Q2 GDP growth slows to a more-than-six-year low of 4.5%3 min read . Updated: 30 Nov 2019, 12:02 AM IST
- The fall in the GDP growth rate from 5% in the previous quarter will likely ratchet up the clamour for a fiscal stimulus
- It turned out to be a Black Friday for Indian economy what with core sector contracting in Oct, fiscal deficit crossing 100%
New Delhi: The Indian economy is not showing signs of bottoming out. Growth in the September quarter slowed for the sixth consecutive time to 4.5%, the lowest since March 2013, as manufacturing output contracted, according to data released on Friday.
The fall in the GDP growth rate from 5% in the previous quarter will likely ratchet up the clamour for a fiscal stimulus. The persistent slowdown may also force the Reserve Bank of India to go in for another round of interest rate cuts at its monetary policy review meeting on 5 December.
In comparison, China’s GDP growth slowed to 6% in the September quarter, the weakest quarterly growth since 1992, down from 6.2% in the previous quarter.
Data released by the department for promotion of industry and internal trade, ministry of commerce and industry, showed that the core sector, which comprises eight infrastructure industries, contracted by 5.8% in October, the second consecutive month of contraction, signalling the worst may not be over for the manufacturing sector.
All infrastructure sectors contracted, barring refinery products and fertilizers. Contractions in the output of coal (-17.6%) and electricity (-12.4%) were the steepest.
In September, the core sector had shrunk by 5.1%.
Atanu Chakraborty, economic affairs secretary in the finance ministry, said: “The fundamentals of the Indian economy remain strong. GDP growth is expected to pick up from third quarter of 2019-20."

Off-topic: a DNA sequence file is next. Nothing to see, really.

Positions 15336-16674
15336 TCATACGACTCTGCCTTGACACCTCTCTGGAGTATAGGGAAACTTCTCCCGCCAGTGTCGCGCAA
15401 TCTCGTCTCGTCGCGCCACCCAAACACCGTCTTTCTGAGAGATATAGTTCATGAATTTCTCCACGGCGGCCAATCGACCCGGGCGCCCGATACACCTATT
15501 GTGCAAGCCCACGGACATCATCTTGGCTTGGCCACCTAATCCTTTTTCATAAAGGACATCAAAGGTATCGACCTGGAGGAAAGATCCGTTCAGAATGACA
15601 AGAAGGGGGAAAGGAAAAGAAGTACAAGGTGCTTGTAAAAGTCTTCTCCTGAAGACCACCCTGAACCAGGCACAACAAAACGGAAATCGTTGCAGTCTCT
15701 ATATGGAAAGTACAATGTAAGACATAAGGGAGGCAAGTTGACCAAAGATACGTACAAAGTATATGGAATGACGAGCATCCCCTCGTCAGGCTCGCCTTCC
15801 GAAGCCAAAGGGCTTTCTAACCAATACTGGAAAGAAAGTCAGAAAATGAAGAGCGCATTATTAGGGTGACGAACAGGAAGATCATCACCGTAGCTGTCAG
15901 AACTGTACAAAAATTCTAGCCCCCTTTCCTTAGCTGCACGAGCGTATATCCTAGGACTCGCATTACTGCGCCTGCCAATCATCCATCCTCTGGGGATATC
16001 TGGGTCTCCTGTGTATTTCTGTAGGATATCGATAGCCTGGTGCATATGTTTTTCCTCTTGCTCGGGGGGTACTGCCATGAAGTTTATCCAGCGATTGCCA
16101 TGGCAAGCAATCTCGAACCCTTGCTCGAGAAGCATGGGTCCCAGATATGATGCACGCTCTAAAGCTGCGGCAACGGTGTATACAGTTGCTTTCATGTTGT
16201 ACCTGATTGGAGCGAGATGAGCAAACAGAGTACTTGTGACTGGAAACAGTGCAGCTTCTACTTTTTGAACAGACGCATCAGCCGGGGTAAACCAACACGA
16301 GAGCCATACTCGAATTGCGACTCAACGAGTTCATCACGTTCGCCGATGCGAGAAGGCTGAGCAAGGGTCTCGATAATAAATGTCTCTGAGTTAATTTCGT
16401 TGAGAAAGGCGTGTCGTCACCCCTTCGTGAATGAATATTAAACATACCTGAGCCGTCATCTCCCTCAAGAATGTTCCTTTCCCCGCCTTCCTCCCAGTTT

Former prime minister Manmohan Singh said a 4.5% growth rate was “unacceptable".
“Aspiration of our country is to grow at 8-9%. Sharp decline of GDP from 5% in Q1 to 4.5% in Q2 is worrisome. Mere changes in economic policies will not help revive the economy," he added.
According to data released by the National Statistical Office, nominal GDP grew 6.1% during the September quarter, against the government’s assumption of 11.5% in the 2019-20 budget. This will impact both tax collections, as well as deficit numbers. In the April-October period, the Central government exceeded its annual fiscal deficit target at 102.4%, and exhausted 112.5% of the revenue deficit target, according to data released by the Controller General of Accounts.
During the second quarter, the only silver linings included government expenditure, which grew 11.6%, and the financial services sector, which grew 5.8%. The labour-intensive construction sector, which had recently shown signs of revival, decelerated sequentially to 3.3%, while the trade and hospitality sector grew by 4.8%.
Gross fixed capital formation, which represents investment demand in the economy, decelerated to 1% in the September quarter after picking up in the preceding three months, while private consumption showed sequential improvement, expanding by 5.1%.
However, Aditi Nayar, principal economist at Icra Ltd, said the sequential uptick in growth of private consumption expenditure is at odds with evidence from various sectors that show subdued consumption sentiment in rural as well as urban areas.
“The modest agricultural growth (2.1%) in Q2 is in line with our forecast, based on the mixed trend in the output of kharif crops revealed by the first advance estimates of crop production. However, with the flooding in various parts of the country in August-September, and the delayed withdrawal of the monsoon, excess moisture could lead to crop yields being lower than the initial estimates," she added.
The Narendra Modi administration has taken a series of steps to reverse the slowdown, including a cut in the corporate tax rate in September from 30% to 22% for companies not availing tax breaks, and from 25% to 15% for new manufacturers.
The cabinet has also cleared a proposal to set up a ₹25,000-crore debt fund to complete stalled housing projects, a move that is expected to boost cement and steel consumption in the months ahead.